If the presidential race were a cross-country road trip, Hillary Clinton would be in the driver's seat. Or at least riding shotgun.
It's not, of course. But in a what-if test, 48 percent of Americans in this ABC News "Good Morning America" poll said they'd rather have Clinton as their traveling companion on a drive across country, versus 39 percent who'd want Rudy Giuliani along for the ride. The difference is mainly a woman thing: By a big 19-point margin — 54 percent to 35 percent — women would rather ride with Clinton. Men, by contrast, divide about evenly on whom they'd want on board.
It's closer, though, when you move the question out of the Toyota and into the corner office. Ask people whom they'd rather have running a business where they worked and Clinton and Giuliani finish much closer, at 45 percent to 42 percent — essentially a dead heat, given polling tolerances. That's because on this one, women prefer Clinton by a narrower margin, and men prefer Giuliani, by eight points.
Neither sets of results directly signify vote preference, which tends to be driven by issues rather than by personal attributes. But of the two scenarios, running a business would seem more analogous to serving as president. Clinton had best not switch on the cruise control quite yet.
PARTIES— Within their own parties, Clinton and Giuliani beat their rivals on both questions (with Fred Thompson second to Giuliani on the Republican side). But even just among Democrats and Democratic-leaning independents, Clinton again does much better in the car than in the corporate HQ.
Fifty-one percent of leaned Democrats say they'd rather share a cross-country drive with Clinton than with either of her closest competitors, Barack Obama or John Edwards. But far fewer, 37 percent, say they'd rather have Clinton running their company.
Among Democrats, as overall, women are responsible for the difference: They're much more likely to pick Clinton as a traveling companion than to pick her as their company's boss. Old stereotypes may be lingering, potentially a challenge for Clinton even in her own party.
There are some differences among other groups, largely aligning with Democratic vote choices. In preference to run the company, Clinton does best among moderate rather than liberal Democrats, and among lower-income and less well-educated Democrats. Apart from the moderate-liberal difference, results are similar on the question of a cross-country drive.
Interestingly, liberal Democrats divide about evenly between Clinton and Obama, 27 percent to 29 percent, on whom they'd like to run their company, but prefer Clinton by 2-1 over Obama, 48 percent to 23 percent, in whom they'd like along on a cross-country drive. That could point to another possible advantage for Clinton in the more personal, drive-across-country measure: After eight years as first lady, she has far more time in the celebrity spotlight than Obama does.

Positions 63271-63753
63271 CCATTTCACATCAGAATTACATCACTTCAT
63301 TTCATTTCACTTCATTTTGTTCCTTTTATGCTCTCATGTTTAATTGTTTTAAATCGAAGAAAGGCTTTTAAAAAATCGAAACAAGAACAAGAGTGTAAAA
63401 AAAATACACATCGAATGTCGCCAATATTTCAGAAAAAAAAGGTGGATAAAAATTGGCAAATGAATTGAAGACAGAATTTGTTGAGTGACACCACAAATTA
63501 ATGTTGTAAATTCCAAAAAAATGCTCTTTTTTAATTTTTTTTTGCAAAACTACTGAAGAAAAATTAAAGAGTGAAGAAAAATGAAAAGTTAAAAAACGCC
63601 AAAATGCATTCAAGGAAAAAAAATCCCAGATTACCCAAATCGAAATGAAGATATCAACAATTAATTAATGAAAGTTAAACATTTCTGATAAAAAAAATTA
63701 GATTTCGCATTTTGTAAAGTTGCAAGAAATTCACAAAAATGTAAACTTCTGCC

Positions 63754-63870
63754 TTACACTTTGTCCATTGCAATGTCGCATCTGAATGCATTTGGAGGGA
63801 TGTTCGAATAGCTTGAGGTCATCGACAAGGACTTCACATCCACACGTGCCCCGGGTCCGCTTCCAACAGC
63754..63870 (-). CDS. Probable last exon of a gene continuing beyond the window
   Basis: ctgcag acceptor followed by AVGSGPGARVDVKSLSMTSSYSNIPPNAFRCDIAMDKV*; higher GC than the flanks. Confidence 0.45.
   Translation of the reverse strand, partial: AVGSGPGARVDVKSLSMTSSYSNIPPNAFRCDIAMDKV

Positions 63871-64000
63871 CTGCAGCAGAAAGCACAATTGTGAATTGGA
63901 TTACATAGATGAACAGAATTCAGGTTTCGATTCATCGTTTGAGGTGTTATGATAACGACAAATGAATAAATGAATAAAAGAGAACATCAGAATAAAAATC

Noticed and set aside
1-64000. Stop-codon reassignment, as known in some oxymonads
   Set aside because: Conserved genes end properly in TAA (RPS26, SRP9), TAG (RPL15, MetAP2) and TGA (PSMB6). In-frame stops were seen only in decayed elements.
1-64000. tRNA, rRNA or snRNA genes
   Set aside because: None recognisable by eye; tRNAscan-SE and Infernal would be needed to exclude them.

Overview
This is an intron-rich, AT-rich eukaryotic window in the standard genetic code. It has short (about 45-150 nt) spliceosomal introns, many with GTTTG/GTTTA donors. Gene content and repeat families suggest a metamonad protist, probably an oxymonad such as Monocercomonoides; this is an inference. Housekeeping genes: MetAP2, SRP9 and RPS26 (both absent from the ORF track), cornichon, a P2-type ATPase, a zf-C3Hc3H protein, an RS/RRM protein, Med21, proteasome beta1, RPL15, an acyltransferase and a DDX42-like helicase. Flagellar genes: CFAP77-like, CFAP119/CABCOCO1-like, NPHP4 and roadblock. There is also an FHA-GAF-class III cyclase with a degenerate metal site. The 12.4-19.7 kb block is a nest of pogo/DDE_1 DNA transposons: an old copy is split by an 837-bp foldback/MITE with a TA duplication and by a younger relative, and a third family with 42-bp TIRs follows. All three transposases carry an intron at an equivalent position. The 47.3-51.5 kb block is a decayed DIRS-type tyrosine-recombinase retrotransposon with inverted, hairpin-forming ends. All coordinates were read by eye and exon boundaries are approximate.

REPUBLICANS— On the Republican side, on both questions, Giuliani does notably better than his top competitors among younger voters, and — as in national vote-preference polls — among moderate Republicans vs. conservatives.
Among moderate Republicans, 51 percent pick Giuliani to run their company, and 48 percent would like him on a long drive; among conservative Republicans, these fall to 31 percent and 27 percent, respectively. Indeed about as many conservatives would like Thompson along on a cross-country drive (25 percent) as Giuliani. But Giuliani runs ahead of Thompson, even among conservative Republicans, in the more management-oriented question of preference to run the company.
CLINTON/GIULIANI— In their head-to-head matchups, Giuliani beats Clinton in preference to run the business among higher-income and better-educated Americans, senior citizens, conservatives, Midwesterners and independents (as well as, naturally, among Republicans). In the more personal choice of a cross-country driving companion, his lead among some of these groups — seniors, Midwesterners, college graduates and independents — dissipates.
Clinton, for her part, does best in preference in both questions among (beyond women and Democrats), Westerners (though Giuliani also is weak in the Northeast), lower-income and less-educated adults, nonwhites and liberals (though she also leads Giuliani among moderates).
METHODOLOGY— This ABC News poll was conducted by telephone Aug. 24-28, 2007, among a random national sample of 1,011 adults. The results have a three-point error margin for the full sample, 4.5 points for the sample of 452 Democrats and Democratic-leaning independents and five points for the sample of 387 Republicans and Republican-leaning independents. Field work by ICR-International Communications Research of Media, Pa.